ST. GEORGE — Following a day spent taking part at worship services in the St. George area, Gov.-elect Spencer Cox and Lt. Gov.-elect Deidre Henderson visited the St. George Tabernacle for a “Freedom Fireside.” The visits were a part of Cox and Henderson’s runup to their inauguration set to take place Monday at the Tuacahn Amphitheater in Ivins.
Streamed online for the public Sunday evening due to pandemic restrictions on large gatherings, Cox, Henderson and others shared messages that bore the common theme of “love your enemy” and coming together in unity and understanding regardless of differences in religion, politics, race and so on.
“That was entirely accidental if you believe in accidents,” Cox said, noting that the topics spoken of during the fireside, say for a recorded interview, were not coordinated beforehand. “It was not something that we strategized toward.”
Cox said he felt the nation is in trouble due to the contempt and divisiveness that had taken root in the country, a sentiment that was agreed upon and expounded by retired Judge Thomas Griffith, who served on the Washington D.C. Circuit Court of Appeals.
Griffith was unable to attend the fireside in person, and instead was interviewed by Cox in a video that was shared during the program.
Griffith also called for people to have more warmheartedness to those they disagree with, as well as to have what he called “civic charity,” versus simple civility. When certain people call for civility, he said, what they mean is “calm down and know your place.” Civic charity, on the other hand, is the act of finding what unites people and building relationships of trust and cooperation from that foundation.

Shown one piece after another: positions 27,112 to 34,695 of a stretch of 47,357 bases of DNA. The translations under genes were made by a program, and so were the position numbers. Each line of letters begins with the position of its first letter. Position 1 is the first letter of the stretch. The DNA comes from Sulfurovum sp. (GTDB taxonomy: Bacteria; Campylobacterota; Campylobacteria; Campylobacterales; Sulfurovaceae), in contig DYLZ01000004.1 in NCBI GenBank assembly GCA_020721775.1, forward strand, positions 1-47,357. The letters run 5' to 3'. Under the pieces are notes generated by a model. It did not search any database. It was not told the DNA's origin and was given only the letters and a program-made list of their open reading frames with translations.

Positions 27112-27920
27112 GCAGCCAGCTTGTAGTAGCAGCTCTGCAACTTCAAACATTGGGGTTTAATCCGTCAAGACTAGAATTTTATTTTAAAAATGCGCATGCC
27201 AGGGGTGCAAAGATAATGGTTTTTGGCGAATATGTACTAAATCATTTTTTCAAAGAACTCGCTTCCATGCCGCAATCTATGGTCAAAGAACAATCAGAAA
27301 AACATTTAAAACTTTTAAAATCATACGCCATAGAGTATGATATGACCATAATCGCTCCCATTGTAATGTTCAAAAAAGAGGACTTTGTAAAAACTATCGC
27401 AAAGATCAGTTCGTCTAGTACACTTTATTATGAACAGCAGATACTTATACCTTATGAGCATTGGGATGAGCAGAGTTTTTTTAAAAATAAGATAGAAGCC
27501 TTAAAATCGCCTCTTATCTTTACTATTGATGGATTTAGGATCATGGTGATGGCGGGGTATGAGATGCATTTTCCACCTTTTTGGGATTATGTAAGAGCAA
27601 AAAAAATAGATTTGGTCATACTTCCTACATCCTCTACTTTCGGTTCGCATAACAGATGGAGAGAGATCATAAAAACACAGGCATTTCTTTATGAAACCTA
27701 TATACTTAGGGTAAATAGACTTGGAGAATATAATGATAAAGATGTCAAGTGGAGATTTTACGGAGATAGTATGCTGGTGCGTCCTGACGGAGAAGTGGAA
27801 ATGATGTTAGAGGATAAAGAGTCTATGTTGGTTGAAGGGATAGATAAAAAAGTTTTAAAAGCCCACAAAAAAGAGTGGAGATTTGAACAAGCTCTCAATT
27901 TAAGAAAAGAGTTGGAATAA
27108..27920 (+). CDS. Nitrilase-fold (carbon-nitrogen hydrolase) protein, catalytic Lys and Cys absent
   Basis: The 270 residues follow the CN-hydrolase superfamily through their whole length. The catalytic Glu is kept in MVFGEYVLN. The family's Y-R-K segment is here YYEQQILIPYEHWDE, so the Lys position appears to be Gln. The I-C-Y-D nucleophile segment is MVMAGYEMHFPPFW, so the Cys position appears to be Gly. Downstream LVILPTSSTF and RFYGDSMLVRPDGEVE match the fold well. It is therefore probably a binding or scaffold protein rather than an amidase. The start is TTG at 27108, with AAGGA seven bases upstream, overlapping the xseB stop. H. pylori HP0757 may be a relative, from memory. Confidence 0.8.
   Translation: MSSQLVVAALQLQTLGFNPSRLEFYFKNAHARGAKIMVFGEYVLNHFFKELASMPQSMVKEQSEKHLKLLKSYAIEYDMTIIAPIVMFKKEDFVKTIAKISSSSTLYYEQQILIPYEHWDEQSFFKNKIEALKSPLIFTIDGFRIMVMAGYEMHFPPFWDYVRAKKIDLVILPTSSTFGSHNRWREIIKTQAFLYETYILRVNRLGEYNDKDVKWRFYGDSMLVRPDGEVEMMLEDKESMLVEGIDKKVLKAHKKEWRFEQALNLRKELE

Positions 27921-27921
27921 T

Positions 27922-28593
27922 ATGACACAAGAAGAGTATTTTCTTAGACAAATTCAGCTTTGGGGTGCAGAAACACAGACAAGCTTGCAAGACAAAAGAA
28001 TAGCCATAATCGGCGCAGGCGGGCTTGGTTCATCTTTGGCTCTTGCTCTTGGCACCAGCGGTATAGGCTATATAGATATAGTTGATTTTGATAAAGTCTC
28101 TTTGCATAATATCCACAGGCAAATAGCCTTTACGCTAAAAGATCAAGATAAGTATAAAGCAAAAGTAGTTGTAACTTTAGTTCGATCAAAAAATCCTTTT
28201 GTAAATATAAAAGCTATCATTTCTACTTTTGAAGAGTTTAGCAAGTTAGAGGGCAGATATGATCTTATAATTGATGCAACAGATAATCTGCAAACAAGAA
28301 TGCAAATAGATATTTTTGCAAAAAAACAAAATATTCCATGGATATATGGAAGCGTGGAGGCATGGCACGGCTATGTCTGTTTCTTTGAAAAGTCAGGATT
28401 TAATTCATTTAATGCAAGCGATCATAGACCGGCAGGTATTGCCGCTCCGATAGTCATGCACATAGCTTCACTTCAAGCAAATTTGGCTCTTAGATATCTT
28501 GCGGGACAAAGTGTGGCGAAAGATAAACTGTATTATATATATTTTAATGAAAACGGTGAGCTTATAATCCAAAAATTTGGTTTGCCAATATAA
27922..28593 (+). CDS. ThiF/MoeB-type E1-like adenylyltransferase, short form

Too many people today have contempt for one another, particularly when it comes to the main political parties, Griffith said, added that he feared the Constitution itself will not survive much longer in such a climate.
“Civic charity says you treat other views respectfully,” Griffith said. “The constitution is built for vigorous disagreement, but it cannot withstand contempt. It cannot withstand us viewing a fellow citizen with contempt, and that’s the problem that has seeped into our system right now.”
Elder Evan A. Schmutz, a general authority of The Church of Jesus Christ of Latter-day Saints, spoke to how grateful he was for interfaith traditions and the tone of civility that Cox and his former opponent, Democrat Chris Peterson, practiced during their campaigns.
The divisive vitriol and rhetoric that has seemingly become commonplace in politics should not govern or impede the state or nation’s future, Shumtz said. He added that politicians in general need to learn how to “break bread” with each other again and be willing to learn from each other even if they disagree on certain policies and principles.
Henderson shared thoughts learned from a book she read called “Love Your Enemies,” by Arthur C. Brooks. The book’s author calls for not necessarily agreeing with others, but learning to “disagree better” and with a sense of “warmheartedness” that shows a love toward your fellow man versus a contempt for them.
Before someone feels the need to fix something about others that bothers them, people ought to commit to tending to their issues first while also extending charity to those they have disagreements with, she said.
“My sincere request for all of us in Utah’s faith community — leaders and practitioners alike — is that in this new year we fully rededicate ourselves to the simple yet somehow radical idea to love our enemies and to defeat feelings of contempt by practicing warm-heartedness,” Henderson said.
Shadman Bashir, an Islamic faith representative to St. George Interfaith Council and a professor at Dixie State University, shared remarks that echoed much of what was already said that evening.
“Different does not always equal wrong – just different,” he said.
“Modern politics has become divisive and partisan,” Cox said. “The words and music presented tonight recognize and reinforce that we are all created equal, and that putting people before politics will unify and heal our nation.”
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